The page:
So what exactly can he do? Olympus claims that the OM-1’s burst shooting can reach an impressive 50 frames per second with continuous autofocus when you use its electronic shutter. Use a mechanical shutter, and this is still the usual limit of 18 frames per second, but you can also achieve 120 frames per second with a single AF focus (when using system professional zoom lenses).
However, the speed of continuous shooting is only part of the story when it comes to sports and wildlife.
For example, the OM-1 buffer reaches 96 raw files (at 50 frames per second) and 92 raw files at 120 frames per second. So it’s less than two seconds of burst shooting or less than a second at top speed before you see a significant slowdown. In other words, you have to be careful when pressing the shutter.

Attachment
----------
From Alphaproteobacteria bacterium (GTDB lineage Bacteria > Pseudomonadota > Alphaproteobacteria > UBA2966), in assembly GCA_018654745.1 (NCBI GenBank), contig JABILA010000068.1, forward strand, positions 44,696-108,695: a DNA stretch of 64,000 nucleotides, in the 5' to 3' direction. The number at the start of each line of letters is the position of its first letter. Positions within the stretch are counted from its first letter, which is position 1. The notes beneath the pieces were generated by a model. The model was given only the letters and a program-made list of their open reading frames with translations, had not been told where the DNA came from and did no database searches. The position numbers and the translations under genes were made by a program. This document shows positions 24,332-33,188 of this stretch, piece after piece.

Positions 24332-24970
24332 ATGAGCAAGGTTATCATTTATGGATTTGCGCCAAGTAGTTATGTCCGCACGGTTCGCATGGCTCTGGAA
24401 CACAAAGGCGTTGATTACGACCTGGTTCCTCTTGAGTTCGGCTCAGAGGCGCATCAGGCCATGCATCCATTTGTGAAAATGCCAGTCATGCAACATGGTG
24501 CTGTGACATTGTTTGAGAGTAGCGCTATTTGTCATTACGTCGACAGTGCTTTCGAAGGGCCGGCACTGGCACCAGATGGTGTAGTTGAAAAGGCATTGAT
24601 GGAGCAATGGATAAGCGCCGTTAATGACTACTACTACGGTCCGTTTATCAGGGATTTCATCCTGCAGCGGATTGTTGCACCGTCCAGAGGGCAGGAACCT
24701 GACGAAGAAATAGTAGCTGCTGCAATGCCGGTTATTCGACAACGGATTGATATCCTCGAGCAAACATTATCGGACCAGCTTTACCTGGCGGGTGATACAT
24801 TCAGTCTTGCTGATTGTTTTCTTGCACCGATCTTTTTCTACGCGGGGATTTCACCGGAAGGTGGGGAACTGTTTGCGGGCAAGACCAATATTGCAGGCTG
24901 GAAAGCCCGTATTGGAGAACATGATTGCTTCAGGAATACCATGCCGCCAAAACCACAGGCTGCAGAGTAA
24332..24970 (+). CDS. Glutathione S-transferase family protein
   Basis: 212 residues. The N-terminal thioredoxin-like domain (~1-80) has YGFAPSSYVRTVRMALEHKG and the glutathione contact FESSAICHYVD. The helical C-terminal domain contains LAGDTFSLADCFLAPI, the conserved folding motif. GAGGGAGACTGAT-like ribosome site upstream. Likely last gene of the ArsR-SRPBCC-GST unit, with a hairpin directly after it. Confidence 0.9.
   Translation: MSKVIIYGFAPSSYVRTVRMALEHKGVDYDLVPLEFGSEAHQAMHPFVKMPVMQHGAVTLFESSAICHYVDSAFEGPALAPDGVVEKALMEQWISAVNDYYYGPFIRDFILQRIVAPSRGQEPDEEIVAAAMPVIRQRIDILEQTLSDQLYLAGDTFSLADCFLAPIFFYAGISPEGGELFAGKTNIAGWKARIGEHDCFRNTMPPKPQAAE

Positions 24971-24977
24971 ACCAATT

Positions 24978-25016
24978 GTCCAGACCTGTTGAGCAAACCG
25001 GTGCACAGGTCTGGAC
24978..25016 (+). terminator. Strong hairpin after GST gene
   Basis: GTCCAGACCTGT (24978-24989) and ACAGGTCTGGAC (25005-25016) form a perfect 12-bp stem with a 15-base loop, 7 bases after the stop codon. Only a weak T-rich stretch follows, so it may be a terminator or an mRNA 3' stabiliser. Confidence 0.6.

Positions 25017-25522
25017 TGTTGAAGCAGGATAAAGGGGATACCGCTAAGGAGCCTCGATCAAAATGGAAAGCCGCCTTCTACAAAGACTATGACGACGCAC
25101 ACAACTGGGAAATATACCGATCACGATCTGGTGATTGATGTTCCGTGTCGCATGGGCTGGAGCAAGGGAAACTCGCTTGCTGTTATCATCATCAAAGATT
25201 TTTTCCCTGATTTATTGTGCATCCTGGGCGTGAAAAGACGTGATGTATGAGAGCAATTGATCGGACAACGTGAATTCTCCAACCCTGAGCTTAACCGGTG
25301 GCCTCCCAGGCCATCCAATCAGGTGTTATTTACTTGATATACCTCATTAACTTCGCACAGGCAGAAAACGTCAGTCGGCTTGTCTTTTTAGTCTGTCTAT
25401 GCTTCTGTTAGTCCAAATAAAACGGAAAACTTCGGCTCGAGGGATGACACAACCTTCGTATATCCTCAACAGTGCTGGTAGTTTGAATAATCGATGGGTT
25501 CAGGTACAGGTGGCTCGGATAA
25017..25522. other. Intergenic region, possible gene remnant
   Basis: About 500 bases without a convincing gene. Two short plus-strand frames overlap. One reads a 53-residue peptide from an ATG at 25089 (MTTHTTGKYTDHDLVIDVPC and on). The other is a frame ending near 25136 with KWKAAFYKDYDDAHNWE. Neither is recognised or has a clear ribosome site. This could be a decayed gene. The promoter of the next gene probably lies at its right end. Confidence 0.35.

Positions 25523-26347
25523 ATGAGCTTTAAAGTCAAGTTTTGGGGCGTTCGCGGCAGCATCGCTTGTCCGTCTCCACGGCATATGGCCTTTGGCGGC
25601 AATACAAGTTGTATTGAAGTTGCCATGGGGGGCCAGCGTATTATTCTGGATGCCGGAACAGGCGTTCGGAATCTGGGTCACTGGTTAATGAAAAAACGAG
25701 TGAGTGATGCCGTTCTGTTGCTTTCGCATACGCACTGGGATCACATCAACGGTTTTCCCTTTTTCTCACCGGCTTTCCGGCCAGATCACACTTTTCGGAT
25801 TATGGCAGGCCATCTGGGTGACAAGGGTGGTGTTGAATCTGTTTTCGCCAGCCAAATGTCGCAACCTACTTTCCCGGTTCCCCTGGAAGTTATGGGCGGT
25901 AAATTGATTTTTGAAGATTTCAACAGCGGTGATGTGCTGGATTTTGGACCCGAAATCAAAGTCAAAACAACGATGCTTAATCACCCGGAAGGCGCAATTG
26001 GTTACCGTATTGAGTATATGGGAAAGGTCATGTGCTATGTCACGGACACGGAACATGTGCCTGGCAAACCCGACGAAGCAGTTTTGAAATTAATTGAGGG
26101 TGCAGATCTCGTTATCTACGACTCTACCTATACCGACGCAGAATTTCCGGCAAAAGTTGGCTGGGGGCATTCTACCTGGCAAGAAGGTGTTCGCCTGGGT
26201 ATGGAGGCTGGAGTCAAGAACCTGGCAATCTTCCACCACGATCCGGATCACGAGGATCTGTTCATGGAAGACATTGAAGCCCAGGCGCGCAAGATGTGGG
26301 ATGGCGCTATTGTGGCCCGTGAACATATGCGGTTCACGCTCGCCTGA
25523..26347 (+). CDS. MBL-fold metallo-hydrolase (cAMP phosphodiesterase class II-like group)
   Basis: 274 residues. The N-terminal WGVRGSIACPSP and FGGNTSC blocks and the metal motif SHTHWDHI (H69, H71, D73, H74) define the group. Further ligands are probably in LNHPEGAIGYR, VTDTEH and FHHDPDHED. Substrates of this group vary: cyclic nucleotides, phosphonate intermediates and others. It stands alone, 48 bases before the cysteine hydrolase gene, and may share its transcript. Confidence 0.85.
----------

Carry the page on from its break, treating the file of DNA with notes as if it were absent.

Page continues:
Another important factor is autofocus. The latest Olympus cameras, such as the E-M1X, have proven themselves well in this department, but the OM-1 promises to reach the top level thanks to the design of the Quad Bayer sensor. This means that each photo site is divided into four, giving the OM-1 1053 cross-complete autofocus points throughout the frame (a major upgrade over the E-M1X and E-M1 Mark III).
Combine that with what OM Digital says, it’s improved AI autofocus algorithms for tracking birds, dogs, cats, cars and trains, and you’ll get what should prove to be a very powerful autofocus system. The new OM-1 sensor also apparently provides excellent focusing in low light (up to -8EV), as well as an additional dynamic range stop and even a two-stage noise improvement.
Finally, the OM-1 doubles what was two traditional Olympus products: powerful body image stabilization (IBIS) and computational techniques. Like the E-M1X and E-M1 Mark III, the camera body promises seven stabilization stops (or eight stops combined with the right lens). This no longer overshadows competitors, as the full-frame Canon EOS R5 meets this maximum stabilization, but helps maintain some clever shooting techniques in the OM-1’s camera.